Reviews / June 2017 (Issue 36: Writing Japan)


Still Moving: The Collected Poems of Chika Sagawa

by Collier Nogues

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Chika Sagawa (author), Sawako Nakayasu (translator), The Collected Poems of Chika Sagawa, Canarium Books, 2015. 184 pgs.

 

As Sawako Nakayasu points out in her introduction to this volume, Chika Sagawa was Japan's first female Modernist poet, a movement whose poets, Nakayasu notes, have received less attention than they deserve for historical reasons. Sagawa and her contemporaries were part of a lively literary avant-garde in Tokyo in the 20s and 30s, but once the war period and its censorship began, poets were discouraged from writing "unpatriotic" work, particularly poetry which engaged with Western artistic ideas. Even after the war, literary critics tended to favour the more classical traditions of waka (tanka and haiku), and much Modernist work remained little read or reviewed for decades. Sagawa herself died before the war, at 24 from stomach cancer, after seven years of writing and translating in Tokyo's cosmopolitan poetry scene. She translated English and American modernists including Virginia Woolf, James Joyce, Charles Reznikoff and Mina Loy, and took great interest in the ways her fellow writers responded to Western literary movements ranging from surrealism to objectivism. Her own work, Nakayasu suggests, deftly straddled the "dislocated, tenuous ground" of Eastern and Western traditions and new literary innovations. For today's English-language readers, this first comprehensive translation of Chika Sagawa's poems is both a window into the unique forms Japanese modernism took and an introduction to a singular poetic intelligence whose work feels remarkably fresh and resonant with 21st-century poetic concerns.

Sagawa's primary subject is the way a perceiving being, the poet, acts and is acted upon by the world surrounding her. Her poems are strikingly visual and sensory, often featuring synesthetic images like "I hear daylight run by" ("Beard of Death") or "Flax flowers smell of melting haze" ("Spring"). They also feel spare and clean, but alive with contradictory motion in a fully animate world. Take, for example, "Rusty Knife," which appears here in its entirety:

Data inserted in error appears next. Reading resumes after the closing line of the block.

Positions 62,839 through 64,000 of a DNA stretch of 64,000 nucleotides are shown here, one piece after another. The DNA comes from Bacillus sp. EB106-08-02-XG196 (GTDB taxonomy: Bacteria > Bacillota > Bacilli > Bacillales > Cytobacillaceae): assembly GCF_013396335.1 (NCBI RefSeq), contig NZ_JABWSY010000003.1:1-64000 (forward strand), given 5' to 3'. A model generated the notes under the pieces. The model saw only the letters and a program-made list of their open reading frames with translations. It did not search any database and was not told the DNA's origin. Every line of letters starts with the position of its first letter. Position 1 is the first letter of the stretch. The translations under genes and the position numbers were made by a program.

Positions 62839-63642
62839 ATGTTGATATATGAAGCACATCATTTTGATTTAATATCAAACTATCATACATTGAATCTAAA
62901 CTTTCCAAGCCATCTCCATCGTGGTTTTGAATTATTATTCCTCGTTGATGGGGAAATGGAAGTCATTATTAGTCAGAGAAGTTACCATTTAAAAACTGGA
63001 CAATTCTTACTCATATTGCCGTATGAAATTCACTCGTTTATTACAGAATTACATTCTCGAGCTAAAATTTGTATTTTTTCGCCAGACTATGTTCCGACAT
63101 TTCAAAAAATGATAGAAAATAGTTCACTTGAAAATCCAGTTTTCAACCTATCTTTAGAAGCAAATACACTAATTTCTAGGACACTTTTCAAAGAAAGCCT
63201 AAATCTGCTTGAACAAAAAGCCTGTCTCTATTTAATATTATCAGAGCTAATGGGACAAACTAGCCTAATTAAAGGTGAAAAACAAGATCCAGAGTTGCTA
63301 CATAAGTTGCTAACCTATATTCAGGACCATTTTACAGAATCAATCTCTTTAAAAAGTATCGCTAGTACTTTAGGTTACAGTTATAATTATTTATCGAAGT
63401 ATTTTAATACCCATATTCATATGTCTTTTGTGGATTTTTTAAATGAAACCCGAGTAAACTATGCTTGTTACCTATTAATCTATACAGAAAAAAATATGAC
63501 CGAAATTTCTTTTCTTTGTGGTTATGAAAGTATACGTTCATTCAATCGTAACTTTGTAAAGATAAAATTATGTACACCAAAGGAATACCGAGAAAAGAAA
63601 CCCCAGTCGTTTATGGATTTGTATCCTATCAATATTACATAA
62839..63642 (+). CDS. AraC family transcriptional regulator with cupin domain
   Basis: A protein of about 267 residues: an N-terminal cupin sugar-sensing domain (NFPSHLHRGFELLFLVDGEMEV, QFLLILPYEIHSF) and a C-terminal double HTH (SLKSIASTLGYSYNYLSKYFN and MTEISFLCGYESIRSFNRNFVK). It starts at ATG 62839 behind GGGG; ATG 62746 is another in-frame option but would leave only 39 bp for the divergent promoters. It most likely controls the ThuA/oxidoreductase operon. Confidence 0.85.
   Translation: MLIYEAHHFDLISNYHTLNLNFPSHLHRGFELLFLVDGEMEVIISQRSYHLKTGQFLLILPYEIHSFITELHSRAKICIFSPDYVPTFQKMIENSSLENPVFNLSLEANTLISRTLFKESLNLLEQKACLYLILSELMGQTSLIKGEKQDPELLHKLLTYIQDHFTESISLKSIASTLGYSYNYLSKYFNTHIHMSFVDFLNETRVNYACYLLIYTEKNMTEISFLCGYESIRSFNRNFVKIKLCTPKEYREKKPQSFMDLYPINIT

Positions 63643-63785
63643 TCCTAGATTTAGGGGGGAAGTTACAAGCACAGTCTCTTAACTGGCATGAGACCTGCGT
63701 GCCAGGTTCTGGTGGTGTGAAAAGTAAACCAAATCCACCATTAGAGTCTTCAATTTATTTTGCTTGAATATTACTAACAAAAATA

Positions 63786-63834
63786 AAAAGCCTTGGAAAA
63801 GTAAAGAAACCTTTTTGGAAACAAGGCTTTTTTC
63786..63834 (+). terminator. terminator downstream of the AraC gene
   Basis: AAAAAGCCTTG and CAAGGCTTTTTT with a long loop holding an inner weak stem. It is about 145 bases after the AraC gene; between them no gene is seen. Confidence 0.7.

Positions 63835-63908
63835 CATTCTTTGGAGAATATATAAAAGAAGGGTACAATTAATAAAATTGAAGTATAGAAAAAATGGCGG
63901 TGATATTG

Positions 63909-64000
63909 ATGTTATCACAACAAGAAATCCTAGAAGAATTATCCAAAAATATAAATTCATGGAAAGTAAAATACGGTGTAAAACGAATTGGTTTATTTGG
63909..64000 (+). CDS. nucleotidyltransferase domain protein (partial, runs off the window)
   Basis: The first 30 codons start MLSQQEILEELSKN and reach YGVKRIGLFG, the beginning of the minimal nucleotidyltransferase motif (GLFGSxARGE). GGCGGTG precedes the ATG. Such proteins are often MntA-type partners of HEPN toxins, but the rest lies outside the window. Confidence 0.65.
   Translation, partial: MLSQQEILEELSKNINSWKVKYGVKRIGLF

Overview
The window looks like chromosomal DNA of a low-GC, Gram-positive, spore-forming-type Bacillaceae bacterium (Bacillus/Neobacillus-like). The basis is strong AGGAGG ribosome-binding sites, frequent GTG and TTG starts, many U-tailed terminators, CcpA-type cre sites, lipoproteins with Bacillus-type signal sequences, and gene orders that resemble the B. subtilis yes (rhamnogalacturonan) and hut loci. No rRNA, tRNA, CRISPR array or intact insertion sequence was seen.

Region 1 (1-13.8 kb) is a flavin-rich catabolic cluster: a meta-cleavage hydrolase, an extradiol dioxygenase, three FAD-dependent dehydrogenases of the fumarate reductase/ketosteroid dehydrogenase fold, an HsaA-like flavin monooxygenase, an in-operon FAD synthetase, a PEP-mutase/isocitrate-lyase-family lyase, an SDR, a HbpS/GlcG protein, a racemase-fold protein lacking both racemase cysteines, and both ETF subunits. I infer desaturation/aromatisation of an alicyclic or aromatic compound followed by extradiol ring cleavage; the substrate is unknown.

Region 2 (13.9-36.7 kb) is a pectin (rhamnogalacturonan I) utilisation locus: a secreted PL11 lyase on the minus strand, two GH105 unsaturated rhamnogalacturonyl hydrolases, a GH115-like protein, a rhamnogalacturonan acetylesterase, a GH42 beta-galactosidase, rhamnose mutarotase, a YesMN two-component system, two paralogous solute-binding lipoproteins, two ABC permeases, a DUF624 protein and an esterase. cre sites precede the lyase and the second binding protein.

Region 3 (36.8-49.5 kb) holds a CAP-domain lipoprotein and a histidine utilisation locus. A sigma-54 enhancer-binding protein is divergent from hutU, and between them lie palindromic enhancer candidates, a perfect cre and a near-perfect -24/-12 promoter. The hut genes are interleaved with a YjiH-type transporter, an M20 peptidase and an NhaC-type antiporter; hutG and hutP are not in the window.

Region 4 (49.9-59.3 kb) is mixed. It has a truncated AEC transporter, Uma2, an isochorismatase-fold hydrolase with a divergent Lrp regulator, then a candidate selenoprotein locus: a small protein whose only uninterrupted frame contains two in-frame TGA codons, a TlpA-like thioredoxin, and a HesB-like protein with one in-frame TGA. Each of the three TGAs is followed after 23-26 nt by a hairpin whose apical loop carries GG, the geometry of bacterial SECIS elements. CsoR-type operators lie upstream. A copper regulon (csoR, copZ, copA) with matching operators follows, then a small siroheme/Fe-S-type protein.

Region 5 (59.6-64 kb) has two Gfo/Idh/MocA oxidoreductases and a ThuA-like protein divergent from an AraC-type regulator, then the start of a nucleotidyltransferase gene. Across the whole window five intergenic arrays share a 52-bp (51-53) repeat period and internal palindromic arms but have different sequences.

Pale blue dusk scales the window.

A lamp dangles from the sky like the neck of a woman.

Murky dark air permeates the room—spreads out a single blanket.

The books, ink, and rusty knife seem to be gradually stealing the life out of me.


While everything sneered,

Night was already in my hands.

The objects in this poem are agents, and they all enjoy juicy, active verbs: the dusk scales the window, a lamp dangles, the air permeates and spreads, the books and ink and knife steal, everything sneers. Notice how unspecific many of her nouns are: dusk, the sky, a woman, air, everything, night. Sagawa's poems are populated with near-abstractions that nevertheless feel very concrete and real because of the movement and agency with which she endows them. They also feel real because that agency is part of a constantly shifting balance of power—the dusk can scale the window, while the lamp can only dangle, and while some objects "seem to be gradually stealing the life out of me," the poem's speaker "already" possesses night "in her hands." The poem is composed of multiple forces, always moving, always exerting pressure on each other. The human observer is only one, and her agency is matched by her surroundings.

Observation is itself inseparable from the surrounding world in Sagawa's poems; she suggests that the human eye is not only how we see our world but also a site in which the world happens. In "Falling Ocean," she writes, "The ocean builds a blue road from the vicinity of my eyes." In another poem, "The people wait for spring, / In search of lost time. / They will wish for the seagull / To once again return to their eyes" ("Wind is Blowing"). "Eyes" are where the blue road begins, where the seagull returns: they participate in images as much as they perceive them.